A tilted signboard on seat belts in Bariatu, Ranchi. Picture by Hardeep Singh
Ranchi’s drivers, front and rear passengers find fastening seat belts a waste of time, never mind Union health minister Harsh Vardhan’s widely reported comment earlier in June that his good friend and cabinet colleague Gopinath Munde could have survived the road accident had he buckled up.
Ignoring the almost-three-year-old traffic signboards at Bariatu, Kanke Road, Ratu Road and other key areas of the city that said “seat belt lagana aniwarya hai (putting on your seat belt is compulsory)”, virtually all passengers inside four-wheelers were seen gliding by without the safety contraption on Monday.
A couple of weeks after the Munde tragedy, only a few car owners know that a seat belt, by preventing the wearer from banging into the steering wheel, dashboard or windscreen during a collision, reduces accident deaths by 50 per cent.
Fewer are aware that rule 138 (3) of Motor Vehicle Act mandates wearing of seat belts in India.
Instead, most say seat belts are too uncomfortable to wear and traffic police don’t fine them for not wearing them.
“Humlog se kabhi fine nahin liya jata. Yeh board hum pahli baar dekh rahein hain,” said Madhav Singh, a government employee parked his car near Bariatu Nursing Home.
Contacted, Ranchi traffic superintendent of police Rajiv Ranjan Singh said they did not believe in charging fines from four-wheeler passengers without seat belts.
“Charging fines does not seem to be the solution to this problem. Rather, our stress should be on generating awareness that will change mindsets. We do have signboards in different areas but they are of little use. Now, we have decided to generate awareness across traffic posts by roping in NGOs,” he said.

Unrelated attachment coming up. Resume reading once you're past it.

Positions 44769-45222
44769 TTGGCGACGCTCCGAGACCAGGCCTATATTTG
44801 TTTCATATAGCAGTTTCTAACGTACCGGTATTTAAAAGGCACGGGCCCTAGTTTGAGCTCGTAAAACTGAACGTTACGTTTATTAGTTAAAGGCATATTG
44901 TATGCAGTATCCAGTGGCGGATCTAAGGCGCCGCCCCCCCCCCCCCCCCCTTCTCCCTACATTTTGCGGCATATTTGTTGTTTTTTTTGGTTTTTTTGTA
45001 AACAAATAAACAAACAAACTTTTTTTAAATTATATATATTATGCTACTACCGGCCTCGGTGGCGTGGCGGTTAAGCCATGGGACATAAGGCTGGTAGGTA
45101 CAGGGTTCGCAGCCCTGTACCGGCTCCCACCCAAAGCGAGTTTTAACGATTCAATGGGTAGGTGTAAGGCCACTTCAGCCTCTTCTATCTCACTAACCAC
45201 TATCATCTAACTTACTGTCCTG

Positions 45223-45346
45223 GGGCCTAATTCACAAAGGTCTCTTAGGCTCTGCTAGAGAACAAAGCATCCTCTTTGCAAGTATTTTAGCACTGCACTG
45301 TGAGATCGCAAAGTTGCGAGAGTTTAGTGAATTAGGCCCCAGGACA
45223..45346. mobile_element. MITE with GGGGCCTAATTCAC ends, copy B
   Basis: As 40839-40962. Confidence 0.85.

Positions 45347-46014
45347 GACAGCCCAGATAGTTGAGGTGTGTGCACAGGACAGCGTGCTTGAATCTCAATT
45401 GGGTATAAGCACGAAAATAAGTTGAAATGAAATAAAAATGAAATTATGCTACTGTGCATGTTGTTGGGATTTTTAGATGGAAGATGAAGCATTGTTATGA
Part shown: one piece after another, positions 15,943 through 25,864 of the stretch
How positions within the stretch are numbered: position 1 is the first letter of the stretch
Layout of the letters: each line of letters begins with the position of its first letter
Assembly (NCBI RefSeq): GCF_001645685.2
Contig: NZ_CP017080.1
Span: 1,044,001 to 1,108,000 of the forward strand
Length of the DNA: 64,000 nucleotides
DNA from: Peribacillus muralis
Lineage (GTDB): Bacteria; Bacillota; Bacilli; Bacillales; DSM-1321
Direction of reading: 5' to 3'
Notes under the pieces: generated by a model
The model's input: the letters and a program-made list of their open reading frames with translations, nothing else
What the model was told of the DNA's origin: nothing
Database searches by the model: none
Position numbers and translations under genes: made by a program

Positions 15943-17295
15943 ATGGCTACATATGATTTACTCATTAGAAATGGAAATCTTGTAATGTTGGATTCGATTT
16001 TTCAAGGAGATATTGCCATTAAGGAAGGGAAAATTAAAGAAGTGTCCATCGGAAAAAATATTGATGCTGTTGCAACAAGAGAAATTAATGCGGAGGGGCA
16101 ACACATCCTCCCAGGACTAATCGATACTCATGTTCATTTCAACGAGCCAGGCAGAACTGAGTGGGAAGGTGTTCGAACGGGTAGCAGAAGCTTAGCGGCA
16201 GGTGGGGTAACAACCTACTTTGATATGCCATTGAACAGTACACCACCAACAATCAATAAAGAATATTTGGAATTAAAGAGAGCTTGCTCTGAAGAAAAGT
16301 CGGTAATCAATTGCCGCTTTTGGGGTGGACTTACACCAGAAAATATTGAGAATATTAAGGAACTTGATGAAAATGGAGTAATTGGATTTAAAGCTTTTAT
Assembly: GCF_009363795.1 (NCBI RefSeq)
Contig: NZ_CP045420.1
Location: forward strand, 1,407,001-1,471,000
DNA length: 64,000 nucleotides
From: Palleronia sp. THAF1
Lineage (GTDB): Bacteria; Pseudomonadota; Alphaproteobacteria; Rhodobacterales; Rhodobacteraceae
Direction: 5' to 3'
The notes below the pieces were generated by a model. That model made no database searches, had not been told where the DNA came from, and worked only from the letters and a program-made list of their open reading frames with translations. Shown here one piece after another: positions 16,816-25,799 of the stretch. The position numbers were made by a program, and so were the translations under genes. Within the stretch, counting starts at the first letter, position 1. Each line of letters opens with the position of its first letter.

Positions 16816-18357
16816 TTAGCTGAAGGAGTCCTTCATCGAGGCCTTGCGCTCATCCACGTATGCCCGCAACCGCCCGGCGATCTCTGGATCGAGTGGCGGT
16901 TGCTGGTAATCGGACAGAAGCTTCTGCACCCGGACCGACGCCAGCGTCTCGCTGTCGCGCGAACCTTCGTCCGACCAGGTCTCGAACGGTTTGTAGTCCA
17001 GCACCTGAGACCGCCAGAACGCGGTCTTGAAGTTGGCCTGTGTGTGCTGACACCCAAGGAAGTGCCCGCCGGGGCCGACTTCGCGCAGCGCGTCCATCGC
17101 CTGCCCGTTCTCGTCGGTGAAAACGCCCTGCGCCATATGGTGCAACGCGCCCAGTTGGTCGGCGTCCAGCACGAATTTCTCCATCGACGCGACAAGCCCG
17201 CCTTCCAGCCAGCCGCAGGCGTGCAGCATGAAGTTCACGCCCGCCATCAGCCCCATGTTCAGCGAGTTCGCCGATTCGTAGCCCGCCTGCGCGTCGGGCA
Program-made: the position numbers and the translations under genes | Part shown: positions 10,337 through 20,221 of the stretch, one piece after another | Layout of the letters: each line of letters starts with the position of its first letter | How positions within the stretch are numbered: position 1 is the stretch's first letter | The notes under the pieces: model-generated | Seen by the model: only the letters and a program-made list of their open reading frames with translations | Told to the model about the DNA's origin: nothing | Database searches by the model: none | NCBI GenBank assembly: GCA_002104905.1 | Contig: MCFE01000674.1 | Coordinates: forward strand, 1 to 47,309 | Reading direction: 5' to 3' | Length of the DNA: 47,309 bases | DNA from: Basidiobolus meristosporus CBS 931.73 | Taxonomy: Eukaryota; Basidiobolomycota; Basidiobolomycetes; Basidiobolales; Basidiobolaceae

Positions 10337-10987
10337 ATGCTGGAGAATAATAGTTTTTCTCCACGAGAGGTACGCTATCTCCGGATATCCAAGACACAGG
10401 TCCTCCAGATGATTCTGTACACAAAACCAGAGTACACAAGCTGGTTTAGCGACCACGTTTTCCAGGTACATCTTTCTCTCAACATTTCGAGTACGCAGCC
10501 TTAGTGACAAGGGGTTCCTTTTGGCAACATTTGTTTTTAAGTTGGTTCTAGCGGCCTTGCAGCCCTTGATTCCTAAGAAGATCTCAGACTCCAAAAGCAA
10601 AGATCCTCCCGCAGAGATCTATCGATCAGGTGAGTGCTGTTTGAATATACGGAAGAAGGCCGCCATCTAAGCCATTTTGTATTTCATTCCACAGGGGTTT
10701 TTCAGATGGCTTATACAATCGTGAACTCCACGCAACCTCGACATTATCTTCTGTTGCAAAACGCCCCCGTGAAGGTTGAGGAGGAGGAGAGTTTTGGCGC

“It needs to be reiterated that seat belts and helmets are under the ambit of traffic laws only after studies proved they reduce the severity of injury during accidents,” he added. “Sadly, residents don’t care,” he added.
That’s why Ranchi traffic police have decided to depute 20 members of NGOs along with four traffic police personnel to distribute pamphlets and stand with banners on the safety aspects of seat belts.
The traffic SP added he had written to state road construction department to help them install new boards with hard-hitting messages.
Pranay Kumar, secretary of Consultants for Rural Area Development Linked Economy (CRADLE), a wing of state road construction department, said they worked with the traffic police to generate citizen awareness.
“Popularising seat belts is our agenda. We are planning to start campaigns, along with signboards displaying how a seat belt can save lives of the driver as well as front and rear passengers,” he said.
Do you agree that fining violators won’t help?